Saturday 19 September 2015
Southerness to Dumfries
The White Hart pub
Today’s walk was split into 2 sections, linked by a bus that left Kirkbean at 12.16 pm. I therefore had enough time to go to the cafe for breakfast before tackling the first 6 miles. I set off along the sandy beach of Gillfoot Bay – the tide was out so the sea was a long way out.
As I rounded the edge of the beach at Powillimount things got a little more interesting. The signpost indicated a path but in fact it appeared that one had to walk across the beach/rocks. Beach is a slight misnomer as the tide comes right in here (although not covering the rocks) and so the sand is actually mud in places. I found this out when my right foot sank to the very top of my boot. Luckily I moved quickly to pull it out as visions of cockleshell pickers in Morecambe passed through my mind! It wasn’t that bad but I did have a very muddy, and heavy, boot that would require cleaning later. I was a bit more careful where I clambered after that.
I passed by the Thirl Stane (a sandstone arch) and the Devil’s Stone (a big stone said to have been chewed off the visible a Criffel mountain and spat onto the beach by the devil). It was warm and sunny walking along the shoreline.
There was an organised beach clean going on at Carsethorn, where I left the shoreline and walked inland to Kirkbean to catch the bus along the main road to New Abbey.
Presumably this town was named soon after 1273, when Lady Devorgilla of Galloway commissioned the Abbey. It became known as Sweetheart Abbey as the Lady was so devoted to her late husband (John Balliol who founded Balliol College at Oxford University) that she had his heart embalmed and kept it in a special casket that she was later buried clasping to her bosom. What a great story.
Above the town is a large monument commemorating Wellington’s victory at the Battle of Waterloo.
New Abbey is a pretty little town. From here I followed a path across the fields of sheep and cows, following the course of the New Abbey Pow (essentially a creek) to the bank of the River Nith. Airds Point provides a neck in the river where it suddenly widens into the estuary. I know tides move fast over sands but I had never walked beside an incoming tide with the water keeping pace with me, until now. Unbelievable.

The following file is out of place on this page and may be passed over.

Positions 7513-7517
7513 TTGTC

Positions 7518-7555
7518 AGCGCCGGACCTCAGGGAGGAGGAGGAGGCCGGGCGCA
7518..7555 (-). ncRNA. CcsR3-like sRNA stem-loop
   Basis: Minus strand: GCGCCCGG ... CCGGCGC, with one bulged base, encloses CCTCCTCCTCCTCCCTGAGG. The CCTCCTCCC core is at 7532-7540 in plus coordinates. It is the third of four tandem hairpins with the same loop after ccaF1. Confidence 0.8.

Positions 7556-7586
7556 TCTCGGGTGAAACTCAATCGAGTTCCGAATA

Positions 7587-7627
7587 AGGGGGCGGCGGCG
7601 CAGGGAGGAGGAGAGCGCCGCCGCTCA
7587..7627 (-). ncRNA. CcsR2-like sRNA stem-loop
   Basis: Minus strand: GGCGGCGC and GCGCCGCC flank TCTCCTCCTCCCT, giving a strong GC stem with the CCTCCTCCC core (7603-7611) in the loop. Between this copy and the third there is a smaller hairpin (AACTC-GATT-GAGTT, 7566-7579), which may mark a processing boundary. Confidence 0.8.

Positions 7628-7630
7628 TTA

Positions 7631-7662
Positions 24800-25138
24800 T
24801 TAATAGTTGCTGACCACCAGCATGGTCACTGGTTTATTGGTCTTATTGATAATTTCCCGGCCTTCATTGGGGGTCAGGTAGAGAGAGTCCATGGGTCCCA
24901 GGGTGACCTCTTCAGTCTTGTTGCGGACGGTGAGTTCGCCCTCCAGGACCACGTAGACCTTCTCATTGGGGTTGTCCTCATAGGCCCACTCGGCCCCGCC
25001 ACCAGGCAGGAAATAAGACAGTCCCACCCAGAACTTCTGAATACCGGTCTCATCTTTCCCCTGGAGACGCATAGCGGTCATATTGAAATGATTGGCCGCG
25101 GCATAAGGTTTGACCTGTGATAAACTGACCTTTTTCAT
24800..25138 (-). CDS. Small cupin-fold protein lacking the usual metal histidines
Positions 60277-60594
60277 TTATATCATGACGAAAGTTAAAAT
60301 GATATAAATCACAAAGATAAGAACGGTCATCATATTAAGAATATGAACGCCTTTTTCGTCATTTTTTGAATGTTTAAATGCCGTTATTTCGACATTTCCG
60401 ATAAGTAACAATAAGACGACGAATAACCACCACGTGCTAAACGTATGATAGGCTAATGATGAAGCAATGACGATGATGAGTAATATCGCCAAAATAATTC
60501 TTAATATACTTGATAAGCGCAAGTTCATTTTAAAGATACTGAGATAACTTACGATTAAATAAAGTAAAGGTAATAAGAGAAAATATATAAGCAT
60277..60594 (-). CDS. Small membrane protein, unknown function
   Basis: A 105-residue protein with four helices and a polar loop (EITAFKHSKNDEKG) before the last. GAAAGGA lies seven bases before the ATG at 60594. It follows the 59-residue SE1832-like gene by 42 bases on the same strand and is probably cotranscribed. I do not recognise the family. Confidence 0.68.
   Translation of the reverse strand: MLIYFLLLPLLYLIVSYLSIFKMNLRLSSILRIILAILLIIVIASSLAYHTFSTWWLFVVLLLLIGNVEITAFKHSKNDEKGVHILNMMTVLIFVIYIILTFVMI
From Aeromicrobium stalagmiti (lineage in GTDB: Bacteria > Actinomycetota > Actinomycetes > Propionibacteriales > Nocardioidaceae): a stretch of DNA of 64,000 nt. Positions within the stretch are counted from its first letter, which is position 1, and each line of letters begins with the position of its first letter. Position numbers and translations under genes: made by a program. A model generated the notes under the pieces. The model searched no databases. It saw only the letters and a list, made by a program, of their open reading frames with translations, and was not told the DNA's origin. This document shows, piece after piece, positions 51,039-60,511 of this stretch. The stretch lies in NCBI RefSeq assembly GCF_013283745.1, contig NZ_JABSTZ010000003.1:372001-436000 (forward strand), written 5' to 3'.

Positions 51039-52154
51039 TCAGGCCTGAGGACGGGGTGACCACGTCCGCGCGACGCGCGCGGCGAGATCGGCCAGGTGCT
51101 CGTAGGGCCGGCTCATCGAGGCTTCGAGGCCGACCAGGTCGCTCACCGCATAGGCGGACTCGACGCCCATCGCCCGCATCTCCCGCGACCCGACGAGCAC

It was a nice walk through some woods by the river before I came out onto the main road. I had to walk about 3 miles along it before I could get onto a cycle path next to the river again for the last stretch into Dumfries. The tide must reach up a long way because the river was flowing the wrong way!
Dumfries has a lot of bridges. I crossed over the Kirkpatrick Macmillan bridge, named after the Dumfresian inventor of the velocipede in 1840; the first pedal cycle. How apt that it is a cycle path. (This area is big on cycle trails and there’s a lot of mountain biking trails in the forests and hills.)
I found my destination and immediately went out shopping for a brush to clean my boots. I bought a feast from Tescos and decided to have a night in as I was pooped. I wasn’t too disturbed by the very loud band playing in the pub until 2 am. I was staying right by the site of Grey Friars Monastery, where Robert the Bruce slayed the Red Comyn in 1306 to pave the way to Scottish independence. History everywhere.